How do Tantalum Capacitors Work? REALLY. The Real reason you can't charge Tantalum electrolytic capacitors backwards

So I have been researching batteries and capacitors a lot and have realized one thing: We are bieng lied to.  Batteries and capacitors don't work like we are told or what is bieng taught in textbooks.  Only 2 things could be happening, either they know how they really work and are feeding us old outdated theories in order to protect battery makers and investors (or other industries like oil over electricity) hegemony or they simply are in the dark and have no clue about how they actually work.  I think the answer must be a mix of the two because somethings I can believe they just don't understand but others I think just have to be a blatant lie.

I think the way they explain how tantalum capacitors explode if you charge them backwards falls into the blatant lie category.  There is just no way they can be this dumb.

It would help if I explained exactly how electrolytic capacitors worked first but that is a big topic so I will just introduce it.  How do capacitors really work?  What is happening as you can see above is the anode is charged positive.  The anode is the electrode that get oxidized.  In a battery the anode is the material that is preferentially oxidized by the electrolyte.  This preferential oxidation is what causes electron release and power generation.  In a capacitor we (usually) have two of the same materials so there is no preferential oxidation of one electrode over the other and why capacitors don't generate power on their own.  In order to get preferential oxidation we have to apply a different charge on one electrode than another.  Now the positively charged electrode will preferentially get oxidized over the negatively charged electrode.  This makes sense because electrons are reducing agents so the negatively charged electrode will be reduced and the positively charged will be oxidized.  This power generation only exists while the difference of charge lasts, so that is why capacitors energy output exponentially decays while batteries do not.  Batteries don't have to maintain an electrical charge to put out power which really makes batteries a superior technology in my mind.  The only benefit to capacitors is they use physics (electric charge) as leverage instead of being purely chemical like batteries.

So we have the positive electrode being  oxidized (anode) in a capacitor and the negative reduced.  This is opposite from a battery where the negative electrode is oxidized (anode) and the positive is reduced.  What gives?  Why are they opposite?  Well they really aren't opposite, the anode is being oxidized in both cases BUT when the capacitor is charged that anode now becomes the cathode (positively charged).   This is because we positively charge the anode so it gets preferentially oxidized, but while it is getting oxidized it becomes the cathode so we can use it as positive.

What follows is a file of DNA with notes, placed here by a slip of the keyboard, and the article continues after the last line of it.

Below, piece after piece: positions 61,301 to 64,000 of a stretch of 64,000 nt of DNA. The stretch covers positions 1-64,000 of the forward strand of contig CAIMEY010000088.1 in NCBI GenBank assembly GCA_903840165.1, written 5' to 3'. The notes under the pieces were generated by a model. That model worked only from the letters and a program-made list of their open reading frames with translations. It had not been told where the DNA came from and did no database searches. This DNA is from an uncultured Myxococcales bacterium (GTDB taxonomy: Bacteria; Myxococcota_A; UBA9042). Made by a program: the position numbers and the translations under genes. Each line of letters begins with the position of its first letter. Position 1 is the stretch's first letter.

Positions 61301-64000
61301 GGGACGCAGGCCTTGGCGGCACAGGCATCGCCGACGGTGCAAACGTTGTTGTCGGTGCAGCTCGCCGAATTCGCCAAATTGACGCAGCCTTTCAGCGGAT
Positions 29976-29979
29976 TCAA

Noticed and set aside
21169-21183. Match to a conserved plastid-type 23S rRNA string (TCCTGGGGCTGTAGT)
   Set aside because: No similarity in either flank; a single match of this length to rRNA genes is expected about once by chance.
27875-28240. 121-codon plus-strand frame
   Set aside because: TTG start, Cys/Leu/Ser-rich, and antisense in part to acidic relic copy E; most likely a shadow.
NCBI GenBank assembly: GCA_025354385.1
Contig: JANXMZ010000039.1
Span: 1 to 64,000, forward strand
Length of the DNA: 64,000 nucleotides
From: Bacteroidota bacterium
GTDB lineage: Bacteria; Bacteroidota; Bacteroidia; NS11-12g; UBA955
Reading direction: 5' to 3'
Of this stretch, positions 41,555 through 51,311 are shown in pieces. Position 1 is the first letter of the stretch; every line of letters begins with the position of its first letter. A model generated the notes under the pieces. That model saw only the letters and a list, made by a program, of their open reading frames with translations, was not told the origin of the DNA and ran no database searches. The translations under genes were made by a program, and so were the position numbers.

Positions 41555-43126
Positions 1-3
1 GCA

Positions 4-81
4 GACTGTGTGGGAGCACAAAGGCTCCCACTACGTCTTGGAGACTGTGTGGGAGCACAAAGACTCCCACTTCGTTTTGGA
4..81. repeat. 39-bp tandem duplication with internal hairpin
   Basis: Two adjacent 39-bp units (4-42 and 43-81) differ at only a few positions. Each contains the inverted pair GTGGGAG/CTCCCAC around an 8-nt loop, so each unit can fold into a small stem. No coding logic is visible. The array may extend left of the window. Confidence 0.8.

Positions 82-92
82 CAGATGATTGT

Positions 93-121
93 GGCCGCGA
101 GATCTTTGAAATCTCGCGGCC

Alright I know that is kind of confusing but hopefully it clears up some confusion in a lot of minds about how capacitors actually work.  So now how does this apply to tantalum capacitors and why you can't charge them backwards?  Well if as in a typical capacitor you have 2 of the same electrodes then you could charge it any way you want and it would still work. But tantalum is expensive.  Only 1 electrode is tantalum the other is probably something cheaper, lets say copper.  Now this is where they lie.  They say "oh the electrolyte is the electrode!"  How ridiculous!  No the metal the electrolyte is touching is the electrode retard.  Basic Chemistry 101 don't be stupid.  "The oxide layer is the dielectric!" they say. Someone is trying desperately to hold on to the old outdated and blatantly wrong understanding of how capacitors work.  Forget "dielectric" that word is meaningless and doesn't apply to how capacitors really work.  It is an ancient relic.  So what we really have is a tantalum electrode, and a (lets say) copper electrode separated by an electrolyte.  Cool. So why doesn't this just work as a battery?  We have two different materials right?  Right BUT in order for it to work as a battery the electrolyte must be able to oxidize ONE of the metals all by itself.  So what they do is choose an electrolyte that oxidizes NEITHER.  That way it doesn't act like a battery.  Make sense?  Now copper is the lightweight of the two and it is more easily oxidized than tantalum.  So the copper is charged negative and tantalum is positive.  Tantalum is a beast and it can handle the onslaught.  As it turns positive the electrolyte oxidizes it and forms the oxide layer.  Then when the voltage across the electrodes is released, that oxide layer acts as the cathode (positive) and the copper as the anode (negative) and it generates power like a battery as long as the charge lasts (like all capacitors do). 

So why can't we charge it in reverse?  Well its simple, copper isn't tough enough to get oxidized.  Tantalum is the most resistant metal of all (maybe excepting iridium).  Since we selected an electrolyte that was strong enough to oxidize tantalum, we can only imagine what it would do to copper if we reversed things.  If copper was positively charged and therefore got oxidized it wouldn't form a nice oxide layer like tantalum would, it would get utterly destroyed.  A hole will probably form in the copper leaking out oxidizing electrolyte which will start a chain reaction.  Or in the case of manganese dioxide/carbon electrode the manganese compound gets further oxidized which oxidizes the carbon and starts it on fire.  And that is why you can't charge electrolytic capacitors backwards.

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